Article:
News | Published June 03 2019

74% of UK workers support four-day working week

According to a report published by Indeed today, 74 per cent of Britons believe they could do their job to the same standard if a four day working week was imposed. 

The report, The Meaning of Work, analysed jobseeker trends from the last five years alongside new insights from a YouGov survey of over 2,000 full-time employees.

The report identified two key insights: workers are ready for a four-day working week and 56 per cent support full pay transparency.

As automation increases, debates around a four-day working week have intensified. According to the study, 74 per cent of British workers believe their productivity would be unchanged if they worked one fewer day a week, a proportion that rises to 79 per cent among millennials.

The study also examined what workers perceived to be the most important elements of their employment. 57 per cent said salary was the most important element, while 55 per cent said a work-life balance was equally significant. Those who identified this balance as the key element were happy to earn £6,000 less annually than those who were not concerned by the work-life balance.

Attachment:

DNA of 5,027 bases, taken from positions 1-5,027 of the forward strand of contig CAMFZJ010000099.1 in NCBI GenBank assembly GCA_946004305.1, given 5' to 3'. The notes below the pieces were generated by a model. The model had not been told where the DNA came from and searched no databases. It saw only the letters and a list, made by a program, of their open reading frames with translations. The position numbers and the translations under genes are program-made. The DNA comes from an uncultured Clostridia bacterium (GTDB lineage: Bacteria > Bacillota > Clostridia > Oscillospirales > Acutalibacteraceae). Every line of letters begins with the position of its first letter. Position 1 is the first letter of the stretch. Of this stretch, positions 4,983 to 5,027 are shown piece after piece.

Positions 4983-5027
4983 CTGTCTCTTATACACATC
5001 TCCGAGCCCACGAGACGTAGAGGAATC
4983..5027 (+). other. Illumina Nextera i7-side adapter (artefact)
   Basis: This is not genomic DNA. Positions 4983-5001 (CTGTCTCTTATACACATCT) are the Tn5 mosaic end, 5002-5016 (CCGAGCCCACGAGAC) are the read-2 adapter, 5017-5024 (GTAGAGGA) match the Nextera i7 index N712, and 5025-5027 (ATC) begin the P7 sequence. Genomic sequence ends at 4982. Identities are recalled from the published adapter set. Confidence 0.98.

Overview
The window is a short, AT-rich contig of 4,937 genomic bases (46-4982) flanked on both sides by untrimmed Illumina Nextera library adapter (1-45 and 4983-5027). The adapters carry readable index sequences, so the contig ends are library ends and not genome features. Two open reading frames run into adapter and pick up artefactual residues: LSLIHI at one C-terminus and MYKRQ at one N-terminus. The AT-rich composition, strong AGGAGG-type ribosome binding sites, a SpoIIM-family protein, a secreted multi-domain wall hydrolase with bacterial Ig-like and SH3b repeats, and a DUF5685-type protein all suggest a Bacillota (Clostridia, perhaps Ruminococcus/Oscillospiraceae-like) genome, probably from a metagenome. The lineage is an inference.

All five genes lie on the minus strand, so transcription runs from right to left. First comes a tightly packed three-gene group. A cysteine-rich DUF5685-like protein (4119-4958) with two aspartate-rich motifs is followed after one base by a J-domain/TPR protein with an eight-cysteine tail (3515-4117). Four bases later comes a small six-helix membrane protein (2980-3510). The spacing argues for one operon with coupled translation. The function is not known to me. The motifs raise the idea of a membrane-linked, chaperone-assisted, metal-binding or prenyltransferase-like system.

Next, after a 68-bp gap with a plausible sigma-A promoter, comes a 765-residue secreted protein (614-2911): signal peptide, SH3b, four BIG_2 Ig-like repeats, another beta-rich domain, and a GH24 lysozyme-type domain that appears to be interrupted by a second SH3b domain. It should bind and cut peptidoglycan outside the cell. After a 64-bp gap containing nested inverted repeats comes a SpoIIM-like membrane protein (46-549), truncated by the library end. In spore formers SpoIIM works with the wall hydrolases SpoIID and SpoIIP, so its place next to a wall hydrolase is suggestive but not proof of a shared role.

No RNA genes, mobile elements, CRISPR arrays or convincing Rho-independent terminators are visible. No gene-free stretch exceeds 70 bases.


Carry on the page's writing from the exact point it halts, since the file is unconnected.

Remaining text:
These trends were supported by Indeed’s own data. Searches for “working from home,” “flexible work” and “remote work” have risen by 116 per cent since 2015. This desire is being met by employers: between 2014 and 2019, there was a 136 per cent increase in the frequency of the phrase “flexible working hours” appearing in job postings.

The other key area the study looked into was pay transparency. 56 per cent of UK workers now support full pay transparency with only 33 per cent opposing it. 

This would involve personal information, such as monthly income and tax returns, being made publicly available. While appetite for this may be growing among employees, only 42 per cent of Indeed job postings including any salary information.

Pawel Adrjan, a UK economist at Indeed, responded: “Time will tell if workers’ enthusiasm for the four-day week ever makes it the norm in the UK, but the idea has shot up the agenda of politicians, academics and even some employers over the last twelve months.

“Demands for flexibility and work/life balance are also increasing, so employers who want to attract and retain the best staff will need to take an imaginative and flexible approach to how they organise their people.”

“In the UK, there has been a deep-seated reticence to discuss financial matters with even close friends, colleagues or family. This attitude is clearly being challenged, perhaps in part due to the huge interest that gender pay gap reporting has gathered but perhaps more so thanks to the new generation of younger workers with different views on money and the workplace.”

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Authored by

George Salmon
Political Editor
June 03 2019

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